Behind Closed Doors? This Valentine’s Day, Maybe Not

Why a new genre -- reality marriage lit -- is here to stay

Thrive invites voices from many spheres to share their perspectives on our Community platform. Community stories are not commissioned by our editorial team, and opinions expressed by Community contributors do not reflect the opinions of Thrive or its employees. More information on our Community guidelines is available here.

Why a new genre — reality marriage lit — is here to stay

Originally published in Moms Don’t Have Time to Write

Lisa Taddeo’s brilliant New York Times essay, “My Real Love Language is Fear,” published on the eve of Valentine’s Day, is the final nail in the marital secrecy coffin.

It used to be sacrilegious to discuss the ins and outs of our marriages. And by “used to,” I mean, like, just a few years ago. When my college girlfriends and I started tying the knot back in the 2000s, our detailed late-night conversations about our respective smooches and the play-by-plays of our relationship dramas suddenly screeched to a halt. As wedding bands slipped on our manicured fingers, our lips zipped shut. The guys, with all their peculiarities and prowesses, the ones we used to collectively dissect and analyze for hours, were now off limits. Like paintings at the Met, the red velvet rope of matrimony cordoned off the most valuable canvases.

Married, when we took our regular girls’ trips and congregated at our increasingly infrequent group dinners, we chatted about anything but the most sacred terrain. Yes, inconsequential anecdotes were tossed out, ping-pong ball nuggets of information flying back and forth. But not the meaty stuff. As my mother and generations before her had cautioned, “What happens behind closed doors, stays behind closed doors.”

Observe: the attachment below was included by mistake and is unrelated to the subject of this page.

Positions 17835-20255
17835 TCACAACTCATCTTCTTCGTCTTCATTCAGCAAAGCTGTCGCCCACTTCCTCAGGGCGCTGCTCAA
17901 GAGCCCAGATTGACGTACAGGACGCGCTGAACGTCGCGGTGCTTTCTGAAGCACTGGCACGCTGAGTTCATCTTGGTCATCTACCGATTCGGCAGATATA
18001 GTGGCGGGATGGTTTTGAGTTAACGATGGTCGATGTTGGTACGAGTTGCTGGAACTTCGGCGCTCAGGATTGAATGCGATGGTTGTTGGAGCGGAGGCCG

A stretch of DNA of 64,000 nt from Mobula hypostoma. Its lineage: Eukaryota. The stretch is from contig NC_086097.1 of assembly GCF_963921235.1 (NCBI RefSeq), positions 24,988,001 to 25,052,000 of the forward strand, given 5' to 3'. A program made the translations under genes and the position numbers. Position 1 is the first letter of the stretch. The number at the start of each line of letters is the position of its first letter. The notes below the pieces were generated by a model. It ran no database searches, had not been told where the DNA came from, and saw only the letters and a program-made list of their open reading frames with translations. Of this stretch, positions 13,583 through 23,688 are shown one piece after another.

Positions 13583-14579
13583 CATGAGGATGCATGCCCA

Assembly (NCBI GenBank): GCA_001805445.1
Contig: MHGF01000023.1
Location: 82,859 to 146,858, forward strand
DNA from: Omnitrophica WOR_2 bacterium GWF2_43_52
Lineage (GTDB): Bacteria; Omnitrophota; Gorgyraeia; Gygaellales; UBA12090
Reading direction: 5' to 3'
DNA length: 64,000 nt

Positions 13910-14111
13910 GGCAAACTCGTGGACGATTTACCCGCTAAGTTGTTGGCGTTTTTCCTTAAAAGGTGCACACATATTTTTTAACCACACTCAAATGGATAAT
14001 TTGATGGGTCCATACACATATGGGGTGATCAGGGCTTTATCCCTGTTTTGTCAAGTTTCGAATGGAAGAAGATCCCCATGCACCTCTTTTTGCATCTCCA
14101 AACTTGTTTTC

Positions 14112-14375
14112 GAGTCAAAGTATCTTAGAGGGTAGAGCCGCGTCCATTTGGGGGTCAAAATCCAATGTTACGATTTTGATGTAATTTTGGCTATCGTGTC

Enter marital loneliness.

Just when we might have needed the most help navigating our new stage of life, our support system became out of reach, like a boat docked only a few inches too far away to board, close but inaccessible. Instead, our ecosystem migrated away from the collective girlfriend hub and into a two-person life raft.

I kept all the details of my first marriage private, shared only with my computer keys as I typed out my innermost feelings — only to delete them or, occasionally, password-protect them, only to then forget the password. My thoughts went unread, unexpressed. When my first marriage ended, even my closest girlfriends were shocked. Everyone was. I hadn’t said a word to suggest otherwise. I never divulged the details. And I won’t.

Sometime between my first wedding in 2005 and my second in 2017, the tide turned. The boat docked right up to shore, an easy step onboard. I read essays, everywhere, about the most intimate marital moments. The doors had not only cracked open to let others in, but some unions seemed to have taken them clear off their hinges. Sex, in-laws, fights — it was all fair game.